Dear Littler: Do We Oust the Grousers?

Dear Littler,

I’m the CEO of a medium-sized business. We have a great, but overworked, HR department.  Because we are relatively small, everyone knows everyone, and we’re all friends.  At least I thought so.  Turns out I have two managers who don’t get along.  Last week, one manager, Alen, complained to HR that the other manager, Betty, made some pretty unprofessional comments to him during an argument over production goals. In front of their subordinates no less!  The next day, Betty complained about Alen to HR and alleged that he’s made sexist remarks to her.  I’m busy, HR is swamped—can I just give both managers a warning to knock it off or should I just terminate them both and be done with the situation?

I’m a CEO, Not a Referee

Dear I’m a CEO, Not a Referee,

Your situation is both frustrating and all too common. You are trying to run a business, HR is very busy, and now your managers do not get along.  I can appreciate your instinct to want to discipline/terminate Alen and Betty in an effort to treat them “equally.”  However, what if one (or both) did not behave in the manner complained of?  What if this is the first time this behavior has been raised, but has been going on for a long time?  What if Alen and Betty’s subordinates have been subjected to the same inappropriate behavior?  The point is, you don’t know how much you don’t know. There are too many unknowns to make an informed decision that will affect the livelihood of your employees as well as the reputation of your company. In situations like this, you should consider conducting a neutral workplace investigation using a third party.

Why should you bother with a workplace investigation?  There are many important reasons to do so:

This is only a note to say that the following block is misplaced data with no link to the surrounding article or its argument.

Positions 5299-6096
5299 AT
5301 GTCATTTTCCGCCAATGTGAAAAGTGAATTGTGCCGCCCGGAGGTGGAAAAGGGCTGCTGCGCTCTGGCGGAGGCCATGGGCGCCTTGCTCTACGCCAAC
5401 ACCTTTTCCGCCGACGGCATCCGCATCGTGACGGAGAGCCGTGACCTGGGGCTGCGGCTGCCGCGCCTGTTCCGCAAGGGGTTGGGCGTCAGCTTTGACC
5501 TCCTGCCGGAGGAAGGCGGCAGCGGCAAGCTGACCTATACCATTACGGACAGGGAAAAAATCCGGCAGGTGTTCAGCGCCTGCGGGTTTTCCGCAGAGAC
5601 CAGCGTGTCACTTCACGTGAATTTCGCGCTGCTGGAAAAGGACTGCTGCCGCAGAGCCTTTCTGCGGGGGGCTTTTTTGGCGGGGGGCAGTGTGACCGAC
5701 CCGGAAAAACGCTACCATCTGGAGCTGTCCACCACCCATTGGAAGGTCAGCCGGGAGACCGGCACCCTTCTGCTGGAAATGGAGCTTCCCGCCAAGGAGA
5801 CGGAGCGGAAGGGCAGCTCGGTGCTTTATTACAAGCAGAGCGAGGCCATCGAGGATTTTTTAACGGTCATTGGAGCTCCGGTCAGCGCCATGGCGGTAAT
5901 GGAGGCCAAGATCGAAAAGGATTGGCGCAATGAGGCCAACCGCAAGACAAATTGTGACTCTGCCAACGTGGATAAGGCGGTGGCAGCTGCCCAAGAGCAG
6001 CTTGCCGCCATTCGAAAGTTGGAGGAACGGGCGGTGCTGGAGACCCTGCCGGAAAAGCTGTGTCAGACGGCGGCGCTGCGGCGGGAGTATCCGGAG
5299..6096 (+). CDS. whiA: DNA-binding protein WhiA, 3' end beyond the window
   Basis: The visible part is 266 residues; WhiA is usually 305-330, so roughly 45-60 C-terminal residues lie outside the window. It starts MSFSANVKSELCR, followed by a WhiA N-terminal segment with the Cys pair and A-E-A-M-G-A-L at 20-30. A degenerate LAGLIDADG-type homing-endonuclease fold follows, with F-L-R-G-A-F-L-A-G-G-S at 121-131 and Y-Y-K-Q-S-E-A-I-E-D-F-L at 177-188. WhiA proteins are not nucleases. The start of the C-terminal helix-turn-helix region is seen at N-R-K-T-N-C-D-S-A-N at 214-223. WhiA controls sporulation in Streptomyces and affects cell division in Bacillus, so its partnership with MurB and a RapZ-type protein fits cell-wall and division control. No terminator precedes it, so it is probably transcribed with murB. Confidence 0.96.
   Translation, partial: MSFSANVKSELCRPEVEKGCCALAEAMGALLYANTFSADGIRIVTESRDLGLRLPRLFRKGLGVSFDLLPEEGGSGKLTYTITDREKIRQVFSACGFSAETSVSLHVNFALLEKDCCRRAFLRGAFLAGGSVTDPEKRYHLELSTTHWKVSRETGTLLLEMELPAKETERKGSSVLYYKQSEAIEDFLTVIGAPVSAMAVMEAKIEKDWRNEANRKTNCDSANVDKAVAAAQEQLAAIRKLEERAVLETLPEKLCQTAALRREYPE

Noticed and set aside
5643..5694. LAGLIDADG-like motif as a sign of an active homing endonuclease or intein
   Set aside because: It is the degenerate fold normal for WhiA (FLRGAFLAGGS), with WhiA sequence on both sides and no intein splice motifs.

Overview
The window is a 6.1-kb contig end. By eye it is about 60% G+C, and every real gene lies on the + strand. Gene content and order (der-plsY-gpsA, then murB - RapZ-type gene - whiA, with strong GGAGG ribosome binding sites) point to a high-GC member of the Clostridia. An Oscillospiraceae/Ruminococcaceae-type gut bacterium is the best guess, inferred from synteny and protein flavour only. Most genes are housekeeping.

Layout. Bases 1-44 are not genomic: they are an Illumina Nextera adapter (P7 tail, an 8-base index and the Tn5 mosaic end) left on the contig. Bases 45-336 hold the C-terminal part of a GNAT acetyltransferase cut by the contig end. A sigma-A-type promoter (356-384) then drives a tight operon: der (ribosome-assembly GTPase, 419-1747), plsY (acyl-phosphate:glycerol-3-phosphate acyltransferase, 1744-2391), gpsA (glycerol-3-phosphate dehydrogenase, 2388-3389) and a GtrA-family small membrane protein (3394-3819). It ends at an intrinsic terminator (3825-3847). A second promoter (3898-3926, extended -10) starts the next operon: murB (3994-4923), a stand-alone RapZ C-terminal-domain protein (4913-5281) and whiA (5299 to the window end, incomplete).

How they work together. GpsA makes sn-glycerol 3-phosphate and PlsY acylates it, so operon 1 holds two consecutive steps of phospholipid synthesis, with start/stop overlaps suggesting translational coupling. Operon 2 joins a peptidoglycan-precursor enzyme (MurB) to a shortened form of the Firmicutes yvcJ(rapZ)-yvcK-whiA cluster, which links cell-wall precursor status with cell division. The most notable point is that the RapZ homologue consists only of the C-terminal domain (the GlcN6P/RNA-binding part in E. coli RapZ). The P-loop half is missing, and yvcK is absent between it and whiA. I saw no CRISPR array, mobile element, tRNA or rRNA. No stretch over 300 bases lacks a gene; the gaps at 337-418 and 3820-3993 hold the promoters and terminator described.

• Workplace investigations create and promote a safe work environment. Your employees work hard for you and deserve to have a workplace where they feel safe. Part of that feeling comes from knowing that if they raise a concern, their employer will take it seriously and look into the matter.  In other words, they will feel heard.
  • Workplace investigations also limit a potential “snowball effect.” What if Alen/Betty behave this way all the time?  A workplace investigation can determine if there is a bad actor now, when there is only one complaint. Not acting could let the behavior continue and potentially lead to your dealing with a class of complainants.
  • Workplace investigations allow you to control the situation. If you conduct an effective workplace investigation and remedy the situation, the complainant is less likely to go to a third party for help or file a complaint with a state or federal agency.
  • Workplace investigations also prevent reputational harm. In a social media-driven world, word spreads fast. Being known as an employer that doesn’t respond to complaints, could cause you to lose current talent and lead potential applicants to look elsewhere.

Now we know why it is important to conduct a workplace investigation, so the question becomes who should perform the investigation?  In some circumstances, a well-trained HR employee may suffice.  However, in a situation like this where “everyone knows everyone” and are friends, you should consider having a third party conduct the investigation. By doing so, you ensure that the investigator has experience in performing this function and that the investigation remains neutral, as the third party won’t have a relationship with either complainant. Moreover, it takes emotion out of the investigation, as a third-party investigator won’t have any background with the witnesses. Additionally, it sends a message to managers that you take the matter so seriously that you are hiring a third party to determine what happened.

Once you have found a well-qualified and experienced workplace investigator, they can conduct a confidential and neutral investigation where they will:

  • Meet with Alen and Betty for confidential witness interviews to get their full account and cover all allegations raised—including responding to concerns raised by the other.
  • Review all documentary evidence.
  • Meet with other witnesses for confidential interviews that may be able to shed light on the matter.
  • Draft an investigative report clearly outlining the allegations, evidence, and findings.

In summary, when an employee at any level raises a workplace concern, you should conduct a confidential and neutral workplace investigation so that you can make an informed decision on how best to handle the matter. Doing so will not only protect your company and its reputation, but ensure that your employees are safe, feel heard, and want to come to work each day.

Information contained in this publication is intended for informational purposes only and does not constitute legal advice or opinion, nor is it a substitute for the professional judgment of an attorney.